Shifting data in an array

I have an array of ints and I want to shift all of it to the left then add a new int into the new space created; so if I were to use it on an array like the below...

{5, 5, 5, 5, 5, 5, 5}

I would shift all data to the left and add a new int to the end (in this case I'll add 6); this would result in it looking like this...

{5, 5, 5, 5, 5, 5, 6}

the reason for this is that I want to move a 3d printer head around and to save the last 150 locations it was at but if i just have it fill an array the array overflows and the arduino crashes; i want to have an array of those previous locations and i want to shift it so it will be up to date and not overflow.

Try something like:

   memcpy(array, &array[1], sizeof(array) - sizeof(int));
   array[6] =  newValue;

Its not necessary to re-arrange the data in the array. Just increment your starting index instead, and each time you increment the index, wrap it around if it goes past the end.

Ray L.

Google circular buffer. Check out the implementation of HarwareSerial in the core for a good example.

EconJack I take it it would look something like the below?

 int RobotArray[200];

 memcpy(RobotArray, &RobotArray[1], sizeof(RobotArray) - sizeof(int))
 RobotArray[200] = newvalue;

RayLivingston I'm not sure how you would go about that? does that mean i can somehow change the index of the array? so myarray[5] would become myarray[6]? How do you edit that in an array, I thought you could only change the data that was being held within?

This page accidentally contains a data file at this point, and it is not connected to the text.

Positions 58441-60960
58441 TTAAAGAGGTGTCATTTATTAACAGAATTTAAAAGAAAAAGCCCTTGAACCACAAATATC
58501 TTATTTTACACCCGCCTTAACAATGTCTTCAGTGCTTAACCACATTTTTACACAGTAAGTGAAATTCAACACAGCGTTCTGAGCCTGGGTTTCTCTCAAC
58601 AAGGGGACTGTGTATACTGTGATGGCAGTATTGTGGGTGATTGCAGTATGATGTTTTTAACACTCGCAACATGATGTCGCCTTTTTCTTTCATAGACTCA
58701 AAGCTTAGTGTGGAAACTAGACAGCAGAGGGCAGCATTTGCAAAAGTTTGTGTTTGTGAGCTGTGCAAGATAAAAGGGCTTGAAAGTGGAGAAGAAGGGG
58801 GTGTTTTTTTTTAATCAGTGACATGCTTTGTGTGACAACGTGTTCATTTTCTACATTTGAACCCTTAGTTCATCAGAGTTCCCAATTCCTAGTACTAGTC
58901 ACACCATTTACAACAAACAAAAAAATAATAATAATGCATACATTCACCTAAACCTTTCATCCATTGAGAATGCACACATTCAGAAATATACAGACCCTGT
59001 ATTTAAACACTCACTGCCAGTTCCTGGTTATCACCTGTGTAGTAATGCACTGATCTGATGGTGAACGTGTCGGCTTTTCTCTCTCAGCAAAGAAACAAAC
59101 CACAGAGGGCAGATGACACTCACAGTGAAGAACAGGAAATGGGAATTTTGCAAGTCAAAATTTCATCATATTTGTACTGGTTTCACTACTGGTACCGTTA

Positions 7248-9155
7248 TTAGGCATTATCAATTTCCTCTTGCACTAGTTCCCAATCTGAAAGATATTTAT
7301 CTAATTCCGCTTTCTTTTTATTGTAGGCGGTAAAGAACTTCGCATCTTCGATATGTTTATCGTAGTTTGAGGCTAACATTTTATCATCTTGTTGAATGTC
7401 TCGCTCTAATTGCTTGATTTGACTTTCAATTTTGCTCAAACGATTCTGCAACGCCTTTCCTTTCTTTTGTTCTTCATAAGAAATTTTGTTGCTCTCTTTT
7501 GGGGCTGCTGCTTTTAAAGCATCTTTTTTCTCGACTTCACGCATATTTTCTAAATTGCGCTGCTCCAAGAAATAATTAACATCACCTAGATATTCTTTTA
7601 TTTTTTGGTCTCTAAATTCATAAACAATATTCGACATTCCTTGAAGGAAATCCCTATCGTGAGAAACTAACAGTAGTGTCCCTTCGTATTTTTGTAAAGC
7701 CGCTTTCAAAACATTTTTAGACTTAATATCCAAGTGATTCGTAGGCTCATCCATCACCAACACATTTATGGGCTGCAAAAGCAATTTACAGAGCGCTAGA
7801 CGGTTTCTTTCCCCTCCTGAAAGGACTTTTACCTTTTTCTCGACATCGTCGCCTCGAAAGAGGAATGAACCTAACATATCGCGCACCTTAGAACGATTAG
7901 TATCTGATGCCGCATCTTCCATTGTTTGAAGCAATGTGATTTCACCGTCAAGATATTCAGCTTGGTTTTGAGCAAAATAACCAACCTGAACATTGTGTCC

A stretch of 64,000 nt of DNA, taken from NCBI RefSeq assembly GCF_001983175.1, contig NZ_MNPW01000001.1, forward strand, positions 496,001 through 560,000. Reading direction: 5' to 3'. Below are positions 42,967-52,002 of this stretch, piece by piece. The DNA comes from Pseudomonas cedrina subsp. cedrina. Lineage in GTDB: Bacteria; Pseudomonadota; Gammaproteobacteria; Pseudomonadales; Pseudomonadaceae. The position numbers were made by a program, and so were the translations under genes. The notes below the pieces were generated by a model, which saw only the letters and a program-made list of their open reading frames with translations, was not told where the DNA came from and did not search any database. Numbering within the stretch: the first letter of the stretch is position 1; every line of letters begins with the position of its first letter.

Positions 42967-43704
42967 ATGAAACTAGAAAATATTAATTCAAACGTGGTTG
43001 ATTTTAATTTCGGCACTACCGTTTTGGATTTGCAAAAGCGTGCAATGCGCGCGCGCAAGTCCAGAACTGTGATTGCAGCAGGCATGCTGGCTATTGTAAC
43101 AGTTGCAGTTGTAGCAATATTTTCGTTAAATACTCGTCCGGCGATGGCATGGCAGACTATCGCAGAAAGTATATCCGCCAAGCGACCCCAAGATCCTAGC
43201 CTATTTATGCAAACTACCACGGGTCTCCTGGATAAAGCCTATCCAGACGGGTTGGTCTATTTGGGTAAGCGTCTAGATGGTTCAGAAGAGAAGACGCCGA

Delta_G Cheers I'll give it a look see if I can put together something useful many thanks!

Almost. The statement:

 int RobotArray[200];

gives you 200 elements, ranging from 0 through 199. So you would need to have:

 RobotArray[199] = newvalue;

You need to tell us how you want to use the data in the array.

Normally with a circular buffer you are only interested in adding to the head and retrieving from the tail.

However you could access any value by counting (in a circular fashion) from the tail. The tail will always have the oldest value.

There is code for a circular buffer in Yet Another Software Serial. It is essentially the same as in HardwareSerial - but might be easier to find.


150 ints is 300 bytes. The inner loop of memcpy() is exceptionally efficient so it might be 6 machine instructions long. That's 1800 instructions. On a 16MHz Arduino, that's more than 11 microseconds. If you are driving stepper motors, that's a huge amount of time to spend copying data.

Incrementing two counters (head and tail) then checking if they need to wrap around is probably easy to do in less than 64 instructions, or just a few thousandths of a microsecond. Let the data stand still and change your pointers to the data.

Think about how you would do this if you had things in a line of physical boxes. You wouldn't move the contents of each box down - you'd keep track of which box was the last one you put something in and move along the boxes as samples come in - discarding the outdated value and putting in the latest one. When you reached the end, you'd go back to the start.

That's what a circular buffer is.

Thanks for the Circular buffer tip, done some reading and it's a very clever solution to the problem! If anyone else is reading this looking to solve this problem I used the below video to get a better understanding of a circular buffer.